Many women in Yei River state say they have been the victims of sexual violence but say it is nearly impossible to get justice in Yei since violence broke out in July 2016.
"Many of these cases are happening in Yei and once you approach the police to help, someone asks ‘what was the case all about?' They blame the victims saying you were looking for it," "Jenifer," who asked to not be identified, told South Sudan In Focus.
Jenifer said her sister was raped in June but authorities have yet to charge her alleged rapist with a crime.
She said local law enforcement institutions typically pay little heed to issues affecting women, and for that reason, most rape victims are reluctant to report the crime. She also said there's a good chance that if they do, women will be ostracized in their communities.
Jenifer is one of many Yei women who attended a weekend workshop organized by the community-based organization Salam Women Group to discuss the need for more protection of women and girls in their communities against sexual predators.
Equal access to justice
If police investigate a sexual assault case, they ask "mocking questions and sometimes they laugh at the victim," she said.
Jenifer is calling on state officials and human rights groups to promote equal access to justice for victims of sexual assault, adding many victims are traumatized with nowhere to turn for help.
"The practice of blaming victims should stop. The victims should be taken seriously and helped. NGOs and the government should treat sexual violence as an issue that must be addressed urgently," she said.
A 26-year old Yei resident, identified as "Rose" to protect her privacy, said she was recently raped by a group of men. Rose told South Sudan in Focus she tried repeatedly to seek justice, describing rape as "a disease with no medicine" in Yei.
"Malaria can be treated by mosquito nets and other medicines. But sexual gender-based violence is becoming so common, happening to young girls, ladies and old women. Let the government and the people stand up so that this issue is brought to an end," Rose said.
Yei resident Linda Edward said one of her close relatives was raped this year. She helped her relative by trying to follow up on the case with police but doubts justice will ever be served. Edward urged the government to make sure perpetrators of sexual violence are brought to justice.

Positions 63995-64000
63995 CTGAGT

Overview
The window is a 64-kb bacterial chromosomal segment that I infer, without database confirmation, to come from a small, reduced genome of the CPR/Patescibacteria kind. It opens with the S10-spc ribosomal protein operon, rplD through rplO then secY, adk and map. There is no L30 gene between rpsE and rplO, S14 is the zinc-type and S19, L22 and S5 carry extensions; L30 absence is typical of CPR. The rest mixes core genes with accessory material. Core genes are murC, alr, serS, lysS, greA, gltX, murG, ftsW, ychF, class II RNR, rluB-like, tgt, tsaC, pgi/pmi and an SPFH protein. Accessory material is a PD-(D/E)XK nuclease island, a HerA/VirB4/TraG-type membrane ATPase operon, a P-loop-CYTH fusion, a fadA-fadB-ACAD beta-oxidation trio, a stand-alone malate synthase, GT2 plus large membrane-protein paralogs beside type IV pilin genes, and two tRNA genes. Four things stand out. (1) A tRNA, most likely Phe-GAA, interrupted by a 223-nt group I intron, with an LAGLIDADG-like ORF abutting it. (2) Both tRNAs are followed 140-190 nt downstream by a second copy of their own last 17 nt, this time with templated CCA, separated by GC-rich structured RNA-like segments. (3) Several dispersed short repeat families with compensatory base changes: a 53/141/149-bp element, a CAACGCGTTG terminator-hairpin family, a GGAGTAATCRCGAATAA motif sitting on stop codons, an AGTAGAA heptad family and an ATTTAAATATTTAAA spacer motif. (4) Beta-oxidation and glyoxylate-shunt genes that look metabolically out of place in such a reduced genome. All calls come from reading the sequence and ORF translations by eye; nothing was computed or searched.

"I would like to remind the government that if such cases are reported to them they should not keep quiet. They should ensure perpetrators are punished and victims should be accorded rights so that others will not carry out similar abuses because they know they can get away with it," Edward said.
Hawa Adams, head of the Yei Women Association, said since a new wave of fighting broke out in Yei in 2016, not one alleged rapist has been charged with a crime.
"No justice has taken place, and women are suffering locally in Yei River State. We are crying out that the government should take up action to work with the law so that the voices of the women are heard," said Adams.
Yei River State Police Commissioner Lugang Kamba denies police do not take rape cases seriously. He claims police are unable to prosecute perpetrators of gender-based crimes because of the huge backlog in cases caused by the recent nationwide judges' strike.
"The cases of gender-based violence or rape have their own office in the police. The police are not happy with what is happening to the women because they are a vulnerable group. I am encouraging them to come and open up cases because we are working for the safety of all without fear or favor," Kamba told South Sudan in Focus.
The judges complained of poor working conditions and called for the ouster of the chief justice who they said strongly favored the Kiir administration. The strike ended in May with the judges calling on President Salva Kiir to make sweeping and immediate changes, neither of which has happened.
Officials want to help
Leon Lemeri, Director General for Local Government and Law enforcement in Yei River State, urged residents to take their cases directly to his ministry so that officials can follow up with the relevant government institutions.
"There are people who obstruct access to justice, cases to do with gender- based violence. If anyone has experienced such action, he or she should report to the ministry of local government to channel his or her dismay and we shall take charge," Lemeri told VOA.
He vowed that anyone "obstructing access to justice" will be held responsible for his or her actions.